Timber vs MDF: Choosing The Best Skirting Board Material

In today’s world, choosing something is difficult because there are so many different styles and ranges to choose from. From the tiniest of things to the largest, given the numerous options, it can be challenging to pick the perfect item. The same can be said for skirting boards. Despite popular belief, skirting boards are not a one-size-fits-all solution. It is not uncommon to assume that material selection is primarily based on price. Owing to features like insulation efficiency, fitting, material, etc. but there are things other than pricing to think of when it comes to home décor, particularly when it pertains to skirting boards. Understanding the various varieties and their characteristics is essential. This is something we’ll look into in this article.

Let’s begin!

The Difference Between MDF and Timber

MDF skirting is easily a popular choice for many, and with good reasons. Medium Density Fibreboard (MDF) is a composite material comprised of hardwood or softwood fibers bound together with wax or resin. Let’s look at what MDF is to get a better understanding of the differences between Timber and MDF.

Medium Density Fibreboard (MDF)

Medium Density Fibreboard (MDF) is a combination of hardwood or softwood fibers, bound together with wax or resin. At first, it is machine dried and then applied with high pressure and temperature. The molding, as a result, is denser as compared to wood and plywood. It is also less taxing on the wallet. MDF skirting board is often available as pre-primed or pre-finished. Pre-finished is ideal for those who do not wish to modify it anytime soon. If you want to embellish and color your skirting board afterward, pre-primed is the way to go.

Also Read: Are Outdoor Roller Shades the Right Choice for You?

Benefits of MDF Skirting Board

  • Resilient to humidity, and temperature— they do not shrink or warp.
  • Given its engineering precision, MDF does not have the same flaws as genuine wood—not uneven surface, knots, etc.
  • It is easier to install than hard timber— requires just sanding and priming before applying the final layer of paint.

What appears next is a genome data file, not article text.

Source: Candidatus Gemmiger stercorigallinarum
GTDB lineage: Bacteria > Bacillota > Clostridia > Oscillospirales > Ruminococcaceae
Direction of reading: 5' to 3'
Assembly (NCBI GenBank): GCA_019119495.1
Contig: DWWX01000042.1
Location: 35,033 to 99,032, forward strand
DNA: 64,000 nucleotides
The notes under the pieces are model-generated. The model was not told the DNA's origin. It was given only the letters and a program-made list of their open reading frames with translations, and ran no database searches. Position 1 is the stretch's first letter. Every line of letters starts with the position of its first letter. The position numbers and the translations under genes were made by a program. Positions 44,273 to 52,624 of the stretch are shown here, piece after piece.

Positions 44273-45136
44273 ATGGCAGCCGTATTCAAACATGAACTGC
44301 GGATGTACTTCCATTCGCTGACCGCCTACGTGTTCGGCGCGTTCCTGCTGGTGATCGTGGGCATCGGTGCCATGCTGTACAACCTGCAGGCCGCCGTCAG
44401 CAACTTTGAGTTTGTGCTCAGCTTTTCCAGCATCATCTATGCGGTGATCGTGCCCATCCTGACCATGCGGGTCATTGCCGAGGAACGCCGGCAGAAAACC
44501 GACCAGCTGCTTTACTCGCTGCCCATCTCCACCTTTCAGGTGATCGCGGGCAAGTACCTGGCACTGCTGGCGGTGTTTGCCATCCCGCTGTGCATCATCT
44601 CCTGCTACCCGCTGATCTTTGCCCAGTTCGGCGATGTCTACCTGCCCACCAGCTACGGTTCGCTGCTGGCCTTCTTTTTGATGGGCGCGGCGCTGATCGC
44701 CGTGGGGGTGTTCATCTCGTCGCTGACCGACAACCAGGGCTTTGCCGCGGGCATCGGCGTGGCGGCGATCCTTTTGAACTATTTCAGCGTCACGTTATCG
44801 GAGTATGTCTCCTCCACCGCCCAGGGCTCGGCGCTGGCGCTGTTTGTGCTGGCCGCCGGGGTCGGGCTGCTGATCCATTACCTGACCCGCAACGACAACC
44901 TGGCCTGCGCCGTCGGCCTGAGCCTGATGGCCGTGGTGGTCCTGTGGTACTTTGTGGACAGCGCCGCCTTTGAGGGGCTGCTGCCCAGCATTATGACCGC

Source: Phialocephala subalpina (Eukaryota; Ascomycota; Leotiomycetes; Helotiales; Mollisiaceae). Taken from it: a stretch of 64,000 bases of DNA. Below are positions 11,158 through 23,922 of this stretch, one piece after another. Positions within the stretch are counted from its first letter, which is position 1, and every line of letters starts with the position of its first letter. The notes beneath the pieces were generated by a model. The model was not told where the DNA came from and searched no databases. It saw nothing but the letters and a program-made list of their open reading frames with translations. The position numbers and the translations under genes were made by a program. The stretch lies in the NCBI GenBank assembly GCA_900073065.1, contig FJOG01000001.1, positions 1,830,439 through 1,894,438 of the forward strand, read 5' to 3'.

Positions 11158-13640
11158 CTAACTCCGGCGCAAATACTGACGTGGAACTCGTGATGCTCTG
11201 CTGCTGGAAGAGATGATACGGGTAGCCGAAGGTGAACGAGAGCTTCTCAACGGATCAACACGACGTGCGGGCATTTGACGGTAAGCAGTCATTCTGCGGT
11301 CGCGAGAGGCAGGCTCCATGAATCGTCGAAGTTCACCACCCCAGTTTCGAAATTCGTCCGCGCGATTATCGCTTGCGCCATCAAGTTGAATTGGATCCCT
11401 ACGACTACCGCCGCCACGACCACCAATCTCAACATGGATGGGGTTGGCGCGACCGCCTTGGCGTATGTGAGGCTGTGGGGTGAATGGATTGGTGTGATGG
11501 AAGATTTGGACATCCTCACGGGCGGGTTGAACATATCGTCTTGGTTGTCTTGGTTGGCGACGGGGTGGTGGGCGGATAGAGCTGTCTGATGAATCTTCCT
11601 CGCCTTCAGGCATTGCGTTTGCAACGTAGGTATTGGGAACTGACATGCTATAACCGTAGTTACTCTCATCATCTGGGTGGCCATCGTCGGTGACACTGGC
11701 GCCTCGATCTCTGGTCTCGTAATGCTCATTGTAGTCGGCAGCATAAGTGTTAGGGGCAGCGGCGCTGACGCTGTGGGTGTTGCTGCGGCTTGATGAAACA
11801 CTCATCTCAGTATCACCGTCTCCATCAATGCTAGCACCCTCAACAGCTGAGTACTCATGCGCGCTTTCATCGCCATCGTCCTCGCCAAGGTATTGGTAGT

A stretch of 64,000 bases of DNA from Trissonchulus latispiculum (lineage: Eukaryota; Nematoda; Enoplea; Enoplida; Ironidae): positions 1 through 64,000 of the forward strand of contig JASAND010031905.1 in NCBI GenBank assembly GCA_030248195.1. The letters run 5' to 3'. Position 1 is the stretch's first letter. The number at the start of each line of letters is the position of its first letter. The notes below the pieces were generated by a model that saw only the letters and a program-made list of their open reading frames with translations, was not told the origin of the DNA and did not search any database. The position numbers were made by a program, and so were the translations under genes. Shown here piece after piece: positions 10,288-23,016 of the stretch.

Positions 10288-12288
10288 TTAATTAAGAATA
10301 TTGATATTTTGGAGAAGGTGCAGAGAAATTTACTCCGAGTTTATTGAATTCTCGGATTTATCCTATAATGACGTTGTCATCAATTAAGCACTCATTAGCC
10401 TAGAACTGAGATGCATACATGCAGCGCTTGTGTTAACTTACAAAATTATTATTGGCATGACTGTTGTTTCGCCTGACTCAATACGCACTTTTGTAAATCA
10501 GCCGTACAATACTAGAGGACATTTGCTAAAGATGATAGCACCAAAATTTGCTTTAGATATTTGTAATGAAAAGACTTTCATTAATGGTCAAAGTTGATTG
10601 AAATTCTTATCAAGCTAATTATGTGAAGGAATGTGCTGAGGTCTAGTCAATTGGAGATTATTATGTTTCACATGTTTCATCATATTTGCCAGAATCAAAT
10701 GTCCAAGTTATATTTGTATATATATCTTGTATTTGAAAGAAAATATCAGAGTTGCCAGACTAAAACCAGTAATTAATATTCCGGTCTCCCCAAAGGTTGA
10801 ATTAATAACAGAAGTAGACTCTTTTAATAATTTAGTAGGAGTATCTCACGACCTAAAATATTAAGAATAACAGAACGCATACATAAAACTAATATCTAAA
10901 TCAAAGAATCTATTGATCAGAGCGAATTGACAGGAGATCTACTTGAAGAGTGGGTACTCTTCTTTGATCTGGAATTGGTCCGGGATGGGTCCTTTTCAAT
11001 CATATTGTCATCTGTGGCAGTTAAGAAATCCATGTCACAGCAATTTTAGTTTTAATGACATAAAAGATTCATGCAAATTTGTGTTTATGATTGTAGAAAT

• Flexible in terms of size—fully customizable to meet individual tastes and preferences.

Timber Skirting Boards

Timer skirtings are durable, making them a fantastic alternative if you want them to survive any impacts. It also helps in reducing the risk of damage and accidents. This kind of skirting generally requires pre-order so it can be custom-made to fulfill the buyer’s direction. Considered as a more personalized product, timber commands a premium cost. But it is more complex, takes a long time to fit or install as compared to and MDF.

Softwood Skirting Board

There is a third variant, and this skirting board is made of softwood. The benefit of softwood skirting is that it can be used for almost anything— redecorate, varnish, sanded, etc. Softwood skirting saves money in the long run because it is less likely to need to be torn out and rebuilt. It covers a wider range of styles, making it ideal if you are looking for something upscale. However, unlike the previous two, softwood is more prone to movement, which reduces its demand. 


MDF is a composite material of high quality. It’s comprised of resin and repurposed wood fibers which are dried and pressed. MDF, unlike wood, does not warp or crack as a result of this technique. MDF also has no visible grain patterns because it is made up of microscopic particles. The cabinets will have a smoother finish as a result of this. MDF is also considerably less priced, which might be a significant selling point for some. Others, depending on their budget, are prepared to pay a little extra to acquire timber units.

MDF is better off for indoor applications, such as furniture, because it does not withstand moisture well. It is also perfect for cutting, milling, and drilling without having to face splints or chips because of the smooth surface. It’s a wonderful choice for conventional architectural elements that will be repainted— furniture, shelves, cabinet, moldings, etc.

Meanwhile, plywood is commonly used for outdoor elements such as doors, stairs, flooring, and outdoor projects. But it can also flex easily with the grain, making it ideal for curvatures. While plywood’s moisture resistance is higher than MDF, skirting board, it also performs best when the moisture content is kept low.

Keep in mind, aside from the aforementioned, skirting boards come in a variety of designs and patterns as well. Visit www. for more information www.boneonline.com.au.

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